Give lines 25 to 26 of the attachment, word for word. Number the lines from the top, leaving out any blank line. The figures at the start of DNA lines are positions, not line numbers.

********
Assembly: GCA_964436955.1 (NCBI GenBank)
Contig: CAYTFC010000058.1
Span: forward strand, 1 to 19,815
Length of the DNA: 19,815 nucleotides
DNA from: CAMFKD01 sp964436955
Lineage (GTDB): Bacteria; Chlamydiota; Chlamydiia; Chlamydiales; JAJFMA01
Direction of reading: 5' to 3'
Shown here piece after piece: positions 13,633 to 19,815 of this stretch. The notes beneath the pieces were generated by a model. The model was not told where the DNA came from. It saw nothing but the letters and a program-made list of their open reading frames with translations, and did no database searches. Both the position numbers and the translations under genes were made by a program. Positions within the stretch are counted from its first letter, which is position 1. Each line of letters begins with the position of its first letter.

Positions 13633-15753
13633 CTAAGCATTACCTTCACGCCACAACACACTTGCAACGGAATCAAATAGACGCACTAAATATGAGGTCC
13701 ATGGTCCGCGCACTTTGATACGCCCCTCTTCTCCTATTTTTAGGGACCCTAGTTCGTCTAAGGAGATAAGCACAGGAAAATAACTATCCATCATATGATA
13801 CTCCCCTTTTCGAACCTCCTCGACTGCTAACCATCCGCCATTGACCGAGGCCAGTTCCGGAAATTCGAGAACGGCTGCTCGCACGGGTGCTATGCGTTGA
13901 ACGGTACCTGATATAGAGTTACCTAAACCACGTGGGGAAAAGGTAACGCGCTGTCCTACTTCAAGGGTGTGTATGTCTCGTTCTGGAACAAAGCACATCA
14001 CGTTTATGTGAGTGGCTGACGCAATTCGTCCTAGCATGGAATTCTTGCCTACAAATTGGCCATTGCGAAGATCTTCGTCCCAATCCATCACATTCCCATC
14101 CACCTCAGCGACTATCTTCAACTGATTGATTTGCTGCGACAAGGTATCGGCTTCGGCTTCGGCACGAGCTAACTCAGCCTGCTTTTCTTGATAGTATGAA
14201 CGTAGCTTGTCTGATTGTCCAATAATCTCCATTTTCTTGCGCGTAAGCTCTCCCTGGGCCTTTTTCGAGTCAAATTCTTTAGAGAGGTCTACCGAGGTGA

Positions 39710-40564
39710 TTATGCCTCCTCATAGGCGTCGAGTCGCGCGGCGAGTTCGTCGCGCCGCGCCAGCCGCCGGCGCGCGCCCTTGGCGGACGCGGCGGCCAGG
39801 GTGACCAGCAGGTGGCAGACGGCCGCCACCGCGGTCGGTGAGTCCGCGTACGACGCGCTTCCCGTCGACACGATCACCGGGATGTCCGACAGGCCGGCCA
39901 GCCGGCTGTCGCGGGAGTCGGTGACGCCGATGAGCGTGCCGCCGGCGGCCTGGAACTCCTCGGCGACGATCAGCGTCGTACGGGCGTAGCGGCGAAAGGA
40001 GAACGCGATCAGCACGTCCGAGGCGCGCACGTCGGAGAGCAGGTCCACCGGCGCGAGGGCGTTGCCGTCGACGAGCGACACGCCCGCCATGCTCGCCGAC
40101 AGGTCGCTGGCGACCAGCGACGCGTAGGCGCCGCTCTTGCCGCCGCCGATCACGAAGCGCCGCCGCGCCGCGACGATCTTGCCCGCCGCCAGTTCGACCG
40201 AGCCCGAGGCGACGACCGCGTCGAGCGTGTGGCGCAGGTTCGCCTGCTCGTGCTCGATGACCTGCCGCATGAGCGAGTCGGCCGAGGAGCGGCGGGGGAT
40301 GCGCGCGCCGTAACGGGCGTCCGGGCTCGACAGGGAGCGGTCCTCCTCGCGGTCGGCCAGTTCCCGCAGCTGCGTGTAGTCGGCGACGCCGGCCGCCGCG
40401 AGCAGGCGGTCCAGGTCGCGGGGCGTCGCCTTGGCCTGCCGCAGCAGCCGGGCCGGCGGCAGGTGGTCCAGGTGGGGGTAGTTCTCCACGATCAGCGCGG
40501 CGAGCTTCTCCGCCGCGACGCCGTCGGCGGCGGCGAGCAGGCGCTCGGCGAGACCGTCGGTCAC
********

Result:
40401 AGCAGGCGGTCCAGGTCGCGGGGCGTCGCCTTGGCCTGCCGCAGCAGCCGGGCCGGCGGCAGGTGGTCCAGGTGGGGGTAGTTCTCCACGATCAGCGCGG
40501 CGAGCTTCTCCGCCGCGACGCCGTCGGCGGCGGCGAGCAGGCGCTCGGCGAGACCGTCGGTCAC